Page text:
On a positive note it will be good to be rid of the eye sore
which is the current Brewery buildings. However the increased
population and in particular the traffic will be unsustainable.
Lower Richmond Road is only a single lane road and already jammed all day.
It will not cope with the consequences of the size of this proposed development.
Not to mention increased air pollution, diesel fumes and consequent ill health
of local residents, The open Playing Fields are needed to help oxygenate the
local air quality , provide an area for sports for local primary schools and the football clubs.
||13 March 2017
|| Jean Porter
I have viewed the plans and find the traffic plans unrealistic.
The idea that an extra lane at Chalkerís Corner will solve all the problems on Lower Mortlake Road is ridiculous.
The loss of the long standing community green space for football matches and other activities,
where children can let off steam and get fit, is counter productive.
A gym is no substitute for playing a game as a team. Build the school elsewhere.
I will appreciate an improved Thames Path.
||12 March 2017
|| Sarah Travers
I am concerned about the traffic impact and on the bus routes.
It seems that an extension to the 209 is suggested. This fails to address the fundamental challenges of
the existing bus routes down Castelnau and over Hammersmith bridge which is that there is a bottleneck.
Adding a few hundred extra commuters by bus into Hammersmith will have knock on effects further down
the bus route in terms of crowded or full buses even earlier than now on the route. The 209 is already
very frequent; neither it nor the Castelnau/Hammersmith route have extra capacity. They need to propose
more radical approaches including new bus routes over Chiswick bridge, the closer bridge to the development.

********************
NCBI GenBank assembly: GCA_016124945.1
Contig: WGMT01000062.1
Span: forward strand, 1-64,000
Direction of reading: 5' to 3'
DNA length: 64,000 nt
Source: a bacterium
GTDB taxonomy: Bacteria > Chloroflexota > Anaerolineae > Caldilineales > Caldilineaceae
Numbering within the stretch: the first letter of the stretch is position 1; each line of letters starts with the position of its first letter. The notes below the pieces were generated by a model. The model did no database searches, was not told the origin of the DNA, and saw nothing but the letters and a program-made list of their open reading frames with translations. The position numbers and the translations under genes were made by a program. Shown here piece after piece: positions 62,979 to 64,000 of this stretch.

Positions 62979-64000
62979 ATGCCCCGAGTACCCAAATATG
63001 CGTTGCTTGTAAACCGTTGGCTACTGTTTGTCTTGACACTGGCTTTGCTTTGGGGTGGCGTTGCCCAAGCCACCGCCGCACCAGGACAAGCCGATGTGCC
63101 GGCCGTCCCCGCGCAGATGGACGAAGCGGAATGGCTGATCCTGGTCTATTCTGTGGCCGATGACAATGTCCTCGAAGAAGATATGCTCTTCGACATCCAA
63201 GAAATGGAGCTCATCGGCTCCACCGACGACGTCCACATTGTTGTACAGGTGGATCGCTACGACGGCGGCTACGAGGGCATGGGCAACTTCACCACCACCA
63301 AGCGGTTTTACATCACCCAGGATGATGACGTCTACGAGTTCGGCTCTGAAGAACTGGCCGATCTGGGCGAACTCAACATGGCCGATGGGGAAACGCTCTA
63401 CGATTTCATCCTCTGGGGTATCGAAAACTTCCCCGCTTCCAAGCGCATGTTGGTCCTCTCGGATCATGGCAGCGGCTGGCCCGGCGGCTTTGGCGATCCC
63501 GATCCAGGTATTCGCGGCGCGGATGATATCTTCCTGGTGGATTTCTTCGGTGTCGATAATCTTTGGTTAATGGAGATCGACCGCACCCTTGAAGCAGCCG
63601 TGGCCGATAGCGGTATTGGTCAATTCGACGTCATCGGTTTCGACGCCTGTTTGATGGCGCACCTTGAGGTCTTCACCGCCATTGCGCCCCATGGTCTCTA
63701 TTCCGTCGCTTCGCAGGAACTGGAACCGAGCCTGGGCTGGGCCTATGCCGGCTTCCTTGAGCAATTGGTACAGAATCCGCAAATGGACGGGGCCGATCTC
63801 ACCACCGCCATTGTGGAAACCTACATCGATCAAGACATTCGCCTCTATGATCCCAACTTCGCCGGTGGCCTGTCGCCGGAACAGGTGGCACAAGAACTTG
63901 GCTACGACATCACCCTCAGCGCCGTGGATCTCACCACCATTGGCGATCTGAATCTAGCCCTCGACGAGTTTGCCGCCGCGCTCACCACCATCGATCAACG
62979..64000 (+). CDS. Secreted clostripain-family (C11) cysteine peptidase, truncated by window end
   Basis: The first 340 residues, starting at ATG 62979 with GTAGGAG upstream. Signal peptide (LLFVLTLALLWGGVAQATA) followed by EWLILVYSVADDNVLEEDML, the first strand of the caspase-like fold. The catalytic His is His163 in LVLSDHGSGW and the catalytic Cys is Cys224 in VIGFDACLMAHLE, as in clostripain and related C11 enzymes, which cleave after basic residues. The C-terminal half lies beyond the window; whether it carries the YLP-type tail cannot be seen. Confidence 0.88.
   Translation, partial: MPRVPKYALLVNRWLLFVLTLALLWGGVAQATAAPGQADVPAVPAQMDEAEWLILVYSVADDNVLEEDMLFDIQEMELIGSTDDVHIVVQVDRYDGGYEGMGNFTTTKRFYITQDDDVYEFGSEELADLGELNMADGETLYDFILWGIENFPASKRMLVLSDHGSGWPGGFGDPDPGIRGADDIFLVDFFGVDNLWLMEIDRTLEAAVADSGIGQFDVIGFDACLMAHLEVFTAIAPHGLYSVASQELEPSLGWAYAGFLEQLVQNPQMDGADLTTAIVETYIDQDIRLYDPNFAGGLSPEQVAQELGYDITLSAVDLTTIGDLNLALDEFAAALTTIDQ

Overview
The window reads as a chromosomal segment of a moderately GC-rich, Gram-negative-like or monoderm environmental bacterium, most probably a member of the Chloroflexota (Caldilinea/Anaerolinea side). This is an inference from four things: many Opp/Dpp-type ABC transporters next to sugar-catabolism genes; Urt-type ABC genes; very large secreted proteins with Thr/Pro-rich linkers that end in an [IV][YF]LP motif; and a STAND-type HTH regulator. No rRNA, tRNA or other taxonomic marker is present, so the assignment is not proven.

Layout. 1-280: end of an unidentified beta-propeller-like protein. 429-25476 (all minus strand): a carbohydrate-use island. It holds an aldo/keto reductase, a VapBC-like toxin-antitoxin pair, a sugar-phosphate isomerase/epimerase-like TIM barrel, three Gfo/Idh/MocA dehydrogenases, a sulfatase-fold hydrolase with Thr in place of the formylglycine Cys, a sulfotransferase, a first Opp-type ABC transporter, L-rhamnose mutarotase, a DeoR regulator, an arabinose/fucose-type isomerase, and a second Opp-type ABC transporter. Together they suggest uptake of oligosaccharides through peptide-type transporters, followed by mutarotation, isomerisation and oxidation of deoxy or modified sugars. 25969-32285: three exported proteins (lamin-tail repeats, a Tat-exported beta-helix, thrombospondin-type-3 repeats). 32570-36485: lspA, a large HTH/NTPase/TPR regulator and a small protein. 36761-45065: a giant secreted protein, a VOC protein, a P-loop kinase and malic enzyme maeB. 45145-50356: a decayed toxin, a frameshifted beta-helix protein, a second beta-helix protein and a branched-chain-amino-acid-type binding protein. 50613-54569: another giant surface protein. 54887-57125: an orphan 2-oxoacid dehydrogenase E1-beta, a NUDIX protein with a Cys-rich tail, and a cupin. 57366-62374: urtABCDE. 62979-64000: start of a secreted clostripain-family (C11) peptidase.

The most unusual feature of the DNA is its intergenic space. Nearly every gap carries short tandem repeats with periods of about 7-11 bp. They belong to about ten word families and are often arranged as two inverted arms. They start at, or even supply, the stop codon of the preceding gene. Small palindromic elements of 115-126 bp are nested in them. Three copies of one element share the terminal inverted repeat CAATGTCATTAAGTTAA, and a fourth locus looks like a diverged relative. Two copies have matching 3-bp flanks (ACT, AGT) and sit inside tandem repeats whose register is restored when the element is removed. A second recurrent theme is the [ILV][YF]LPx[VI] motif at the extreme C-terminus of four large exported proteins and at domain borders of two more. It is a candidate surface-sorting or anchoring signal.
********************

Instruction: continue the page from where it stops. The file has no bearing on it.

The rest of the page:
I am also deeply concerned about the levels of pollution that already exist on Chalker's Corner which will be added to.
Sadiq Khan just suggested that cars should be banned
on roads near schools because of pollution- how exactly would that work in the proposed development?
||9 March 2017
|| Frank Porter
General: Judging by the model on display the site seems to be too crowded and lacks a new open-space centre for Mortlake containing building such as a library, meeting rooms and shops where Ďlocalsí could gather and which could provide a turn-around point for buses.
Road System: The proposed three turning off the main road (controlled by traffic lights)
will cause extensive delays as much of the traffic will require to turn across one lane
of main road traffic. Also the traffic flow will be very variable in quantity according
to the time if day (especially the road leading to the school). Also no improvement is
proposed for the junction with Sheen Lane either in terms of taking out the bends
and avoiding blockage by vehicles held by the level crossing. Any improvements at
Chalkers Corner will only add to the problem in Lower Mortlake Road [At present the
road system and lights at Chalkers Corner works quite well except when there are road works or broken-down vehicles.
A relatively simple change would be to create a large roundabout
at the Ship Lane/Lower Mortlake Road junction with two lanes so
that straight-ahead traffic was separated from right-turning traffic
to a large extent. An additional modification would take a corner of
Mortlake Green (regrettably demolishing a few trees) so that Lower
Mortlake Road was effectively straight from Chalkers Corner to White
Hart Lane and could provide a dual carriageway right from the school
end of the new development into Mortlake High Street. The lost part
of Mortlake Green would be compensated for by making the saved space
on the North side of the straightened road a green area. Straightening
of the road would also give the residents in the re-established hotel
(at the North end of Sheen Lane) some freedom from noise and pollution.
Vehicles and Transport: The plannersí view that most children will
come to school on foot or on cycles does not reflect historic experience
in the area. Specifically many children are dropped off by a parent on
the way to work. Also the proposed road system would lead to many
children being dropped off or picked up on the main road to avoid
the congestion and delay of going into the side road Ė particularly
dangerous when the child might have to walk across the main road.
Extension of the 209 bus route and increasing the frequency